If you live in a large metropolitan area, chances are you have been either a patient or a visitor in an academic medical center that has 500 to 1,000 beds. If you live in a rural area, you are probably more familiar with a small local community hospital with less than 100 beds.
Because of healthcare mergers and acquisitions, these two different kinds of hospitals are likely to be part of one integrated health system. While different in size and scale, they both deliver healthcare to their community 24×7.
Small, independent hospitals are often very agile, extremely customer service-oriented and supported by a loyal community. In IT, the staff are often generalists and less specialized. They may have a single integrated system from one vendor with basic functionality and limited integration points with other applications.
In contrast, large academic medical centers can be slow to make changes and appear more bureaucratic. They provide advanced medicine with subspecialists and clinical services not found elsewhere. They have to work harder to create a culture of customer service. Their community is broader and they attract patients from greater distances, including internationally. And their IT teams are larger with many specialized roles. In addition to their core EHR, they have many specialized departmental applications, many interfaces. Overall, it’s a far more complex environment.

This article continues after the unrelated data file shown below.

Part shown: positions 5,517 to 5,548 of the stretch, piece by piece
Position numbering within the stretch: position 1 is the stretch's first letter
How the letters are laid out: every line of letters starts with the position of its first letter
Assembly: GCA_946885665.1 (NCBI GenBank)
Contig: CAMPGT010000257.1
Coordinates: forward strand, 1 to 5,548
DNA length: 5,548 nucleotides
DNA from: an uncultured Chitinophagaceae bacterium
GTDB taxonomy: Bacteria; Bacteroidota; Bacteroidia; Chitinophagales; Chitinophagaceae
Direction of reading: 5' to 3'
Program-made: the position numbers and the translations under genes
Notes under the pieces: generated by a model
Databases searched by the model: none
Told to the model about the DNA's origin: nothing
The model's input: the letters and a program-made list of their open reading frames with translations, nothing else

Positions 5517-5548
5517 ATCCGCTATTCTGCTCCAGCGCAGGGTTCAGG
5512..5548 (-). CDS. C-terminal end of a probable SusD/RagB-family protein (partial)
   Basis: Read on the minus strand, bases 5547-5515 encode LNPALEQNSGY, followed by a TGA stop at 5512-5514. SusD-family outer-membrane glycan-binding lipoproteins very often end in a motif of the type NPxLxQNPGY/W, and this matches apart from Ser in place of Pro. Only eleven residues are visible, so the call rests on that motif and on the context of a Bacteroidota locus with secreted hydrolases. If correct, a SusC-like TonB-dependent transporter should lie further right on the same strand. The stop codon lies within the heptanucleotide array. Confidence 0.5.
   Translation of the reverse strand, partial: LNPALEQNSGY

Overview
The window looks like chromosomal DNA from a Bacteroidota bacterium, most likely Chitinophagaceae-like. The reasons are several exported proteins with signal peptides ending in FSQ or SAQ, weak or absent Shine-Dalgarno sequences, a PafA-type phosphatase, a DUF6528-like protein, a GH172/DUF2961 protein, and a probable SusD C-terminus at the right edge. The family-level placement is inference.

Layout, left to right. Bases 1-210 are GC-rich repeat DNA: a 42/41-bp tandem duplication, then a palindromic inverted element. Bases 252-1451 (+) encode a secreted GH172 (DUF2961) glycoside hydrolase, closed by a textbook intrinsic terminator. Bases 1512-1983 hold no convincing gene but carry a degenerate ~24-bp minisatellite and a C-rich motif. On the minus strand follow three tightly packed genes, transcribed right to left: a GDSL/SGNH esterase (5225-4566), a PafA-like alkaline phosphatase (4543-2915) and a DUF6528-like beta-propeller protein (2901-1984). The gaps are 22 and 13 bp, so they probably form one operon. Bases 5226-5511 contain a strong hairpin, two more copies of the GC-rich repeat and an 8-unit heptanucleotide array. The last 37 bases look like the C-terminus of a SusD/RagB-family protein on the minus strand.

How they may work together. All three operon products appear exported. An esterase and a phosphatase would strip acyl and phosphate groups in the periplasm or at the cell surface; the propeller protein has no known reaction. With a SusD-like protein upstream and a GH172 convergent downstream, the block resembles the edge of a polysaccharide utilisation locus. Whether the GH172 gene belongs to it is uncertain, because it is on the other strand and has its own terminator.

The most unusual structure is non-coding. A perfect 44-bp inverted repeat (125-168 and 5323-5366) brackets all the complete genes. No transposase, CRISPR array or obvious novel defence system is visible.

So how do these different profiles mesh at merger time?
From my experience in several health systems around the country, culture is key. That means a shared mission and common values. It means showing respect for the uniqueness of each organization, being willing to learn best practices from one another, and appreciating all the staff.
There are many benefits of integrated health systems. The community gets access to a broader range of health services. Capital investment is usually a part of the deal as hospitals join larger systems. And there should be a rationalization of services so that the right care is provided in the right location at the right time. But there are also tradeoffs, including a perceived loss of control for small hospitals that are used to being independent.
Health systems employ different models as they grow and acquire hospitals. The degree of integration, centralization, and standardization varies. Health systems need to be more than just a common name and logo — they need to demonstrate the value of integration. IT plays an important role in that integration as eventually patients will have a single medical record, regardless of where they receive care within the system.
And through all the negotiations and organizational changes involved in mergers, what’s best for patients and the community needs to be front and center.
[This piece was originally published on Sue Schade’s blog, Health IT Connect. Follow her on Twitter at @sgschade.]
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